White House congratulates first openly gay NFL draft pick
US President Barack Obama has congratulated Michael Sam, who on Saturday became the first openly gay player to be drafted by a pro football team.
Sam was picked by the St. Louis Rams in the seventh round of the National Football League draft.
"The President congratulates Michael Sam, the Rams and the NFL for taking an important step forward in our Nation's journey," a White House statement said.
"From the playing field to the corporate boardroom, LGBT Americans prove every day that you should be judged by what you do and not who you are."
Sam is an award-winning defence end who played at the University of Missouri and was named as The Associated Press' defensive player of the year in the Southeastern Conference, considered college football's most competitive league.
When Sam received the news by telephone he burst into tears and kissed his boyfriend. Later he posted a picture of himself on Twitter with the message 'Thank you to the St. Louis Rams and the whole city of St. Louis. I'm using every (ounce) of this to achieve greatness!!'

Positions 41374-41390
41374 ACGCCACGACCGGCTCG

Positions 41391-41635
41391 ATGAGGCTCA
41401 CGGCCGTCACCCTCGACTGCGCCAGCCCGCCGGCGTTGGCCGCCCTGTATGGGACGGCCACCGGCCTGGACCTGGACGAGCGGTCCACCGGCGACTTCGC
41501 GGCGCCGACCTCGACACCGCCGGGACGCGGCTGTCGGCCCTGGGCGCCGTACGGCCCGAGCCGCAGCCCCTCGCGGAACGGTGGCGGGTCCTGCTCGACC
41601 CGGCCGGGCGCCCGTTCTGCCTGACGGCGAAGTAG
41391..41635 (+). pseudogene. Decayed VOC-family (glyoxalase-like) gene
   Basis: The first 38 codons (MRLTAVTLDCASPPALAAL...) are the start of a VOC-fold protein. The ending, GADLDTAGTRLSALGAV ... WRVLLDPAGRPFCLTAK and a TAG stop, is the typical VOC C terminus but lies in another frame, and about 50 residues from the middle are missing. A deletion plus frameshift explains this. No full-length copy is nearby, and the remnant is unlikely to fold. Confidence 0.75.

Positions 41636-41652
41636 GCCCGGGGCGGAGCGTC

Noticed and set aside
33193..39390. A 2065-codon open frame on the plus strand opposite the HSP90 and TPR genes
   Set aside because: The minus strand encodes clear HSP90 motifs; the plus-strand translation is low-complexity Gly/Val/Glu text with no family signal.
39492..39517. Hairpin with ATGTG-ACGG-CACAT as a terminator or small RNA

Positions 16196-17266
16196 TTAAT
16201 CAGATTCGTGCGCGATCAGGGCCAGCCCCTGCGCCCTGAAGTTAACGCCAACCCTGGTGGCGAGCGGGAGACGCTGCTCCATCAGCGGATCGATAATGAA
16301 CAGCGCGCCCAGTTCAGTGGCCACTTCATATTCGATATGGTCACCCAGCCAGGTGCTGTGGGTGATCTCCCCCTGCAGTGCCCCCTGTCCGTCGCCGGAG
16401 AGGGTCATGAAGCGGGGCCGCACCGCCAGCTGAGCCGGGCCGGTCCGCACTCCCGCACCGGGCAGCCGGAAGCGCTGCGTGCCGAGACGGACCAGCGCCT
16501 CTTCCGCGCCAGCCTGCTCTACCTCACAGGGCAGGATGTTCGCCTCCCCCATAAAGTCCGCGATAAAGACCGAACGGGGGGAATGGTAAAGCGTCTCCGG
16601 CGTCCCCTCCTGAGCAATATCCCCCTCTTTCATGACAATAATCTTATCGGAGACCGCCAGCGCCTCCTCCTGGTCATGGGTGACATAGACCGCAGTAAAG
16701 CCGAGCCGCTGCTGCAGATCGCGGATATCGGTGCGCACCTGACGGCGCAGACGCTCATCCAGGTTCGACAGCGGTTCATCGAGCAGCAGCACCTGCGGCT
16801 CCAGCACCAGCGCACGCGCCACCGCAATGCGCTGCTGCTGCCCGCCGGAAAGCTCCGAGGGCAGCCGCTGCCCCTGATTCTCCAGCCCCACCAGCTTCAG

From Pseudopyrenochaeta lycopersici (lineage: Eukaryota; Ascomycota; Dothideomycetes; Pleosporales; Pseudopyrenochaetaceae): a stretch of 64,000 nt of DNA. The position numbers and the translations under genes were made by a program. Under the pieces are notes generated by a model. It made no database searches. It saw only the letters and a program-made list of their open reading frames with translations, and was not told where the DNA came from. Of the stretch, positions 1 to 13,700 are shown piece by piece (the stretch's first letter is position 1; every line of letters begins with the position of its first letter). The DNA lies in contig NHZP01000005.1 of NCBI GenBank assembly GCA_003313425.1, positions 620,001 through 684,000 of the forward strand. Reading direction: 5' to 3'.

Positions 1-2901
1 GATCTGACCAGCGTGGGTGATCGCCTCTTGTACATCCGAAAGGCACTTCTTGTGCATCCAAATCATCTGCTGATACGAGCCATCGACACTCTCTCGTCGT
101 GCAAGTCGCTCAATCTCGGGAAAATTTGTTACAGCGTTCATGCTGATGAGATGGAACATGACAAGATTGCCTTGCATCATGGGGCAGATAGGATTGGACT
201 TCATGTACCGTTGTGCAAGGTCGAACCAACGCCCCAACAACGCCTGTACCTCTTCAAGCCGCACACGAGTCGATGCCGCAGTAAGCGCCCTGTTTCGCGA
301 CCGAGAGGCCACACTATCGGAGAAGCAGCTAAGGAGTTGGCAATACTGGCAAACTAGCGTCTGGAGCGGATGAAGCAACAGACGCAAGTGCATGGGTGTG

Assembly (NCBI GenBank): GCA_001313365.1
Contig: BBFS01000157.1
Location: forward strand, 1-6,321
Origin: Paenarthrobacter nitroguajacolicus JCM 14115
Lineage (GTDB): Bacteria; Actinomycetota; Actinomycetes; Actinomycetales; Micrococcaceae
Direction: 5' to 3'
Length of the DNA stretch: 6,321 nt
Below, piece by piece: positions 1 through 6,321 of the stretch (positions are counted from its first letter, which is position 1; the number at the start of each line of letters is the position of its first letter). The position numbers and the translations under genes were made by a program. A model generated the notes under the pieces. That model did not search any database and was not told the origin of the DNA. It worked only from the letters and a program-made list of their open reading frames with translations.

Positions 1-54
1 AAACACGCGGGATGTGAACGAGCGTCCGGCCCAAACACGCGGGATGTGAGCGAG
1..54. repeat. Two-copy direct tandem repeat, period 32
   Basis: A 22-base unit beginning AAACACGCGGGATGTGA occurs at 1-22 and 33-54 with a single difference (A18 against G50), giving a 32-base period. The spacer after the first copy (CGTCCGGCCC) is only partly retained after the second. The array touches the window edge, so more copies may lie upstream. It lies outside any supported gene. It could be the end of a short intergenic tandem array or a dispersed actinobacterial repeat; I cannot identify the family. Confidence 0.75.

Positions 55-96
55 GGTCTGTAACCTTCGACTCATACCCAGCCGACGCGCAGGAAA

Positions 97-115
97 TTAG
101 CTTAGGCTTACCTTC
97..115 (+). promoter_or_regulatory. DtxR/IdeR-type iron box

VIDEO: Watch Michael Sam's reaction as he is told he's been drafted by the St Louis Rams
While his selection attracted a slurry of offensive and homophobic tweets, support from within the sport was swift.
"Congrats to @MikeSamFootball on becoming a @STLouisRams," Eric Dickerson, a Hall of Fame Rams running back wrote on Twitter. "Welcome to the #Rams family."
"Football plays an important and valuable role in cultivating leadership and respect," Brendon Ayanbadejo, a former Baltimore Ravens player and outspoken supporter of same-sex marriage, said in a statement.
"The St. Louis Rams just helped athletes everywhere feel more confident in their ability to be who they are and play the game they love."
Richard Lapchick, director of the Institute for Diversity and Ethics in Sports at Central Florida University, said the NFL had been well prepared to accept openly gay players.
"The NFL was looking forward to this moment, and I think they're going to embrace it," Lapchick said.
"Had Sam not been picked in the draft, it would have sent a signal that the NFL wasn't going to be as welcoming."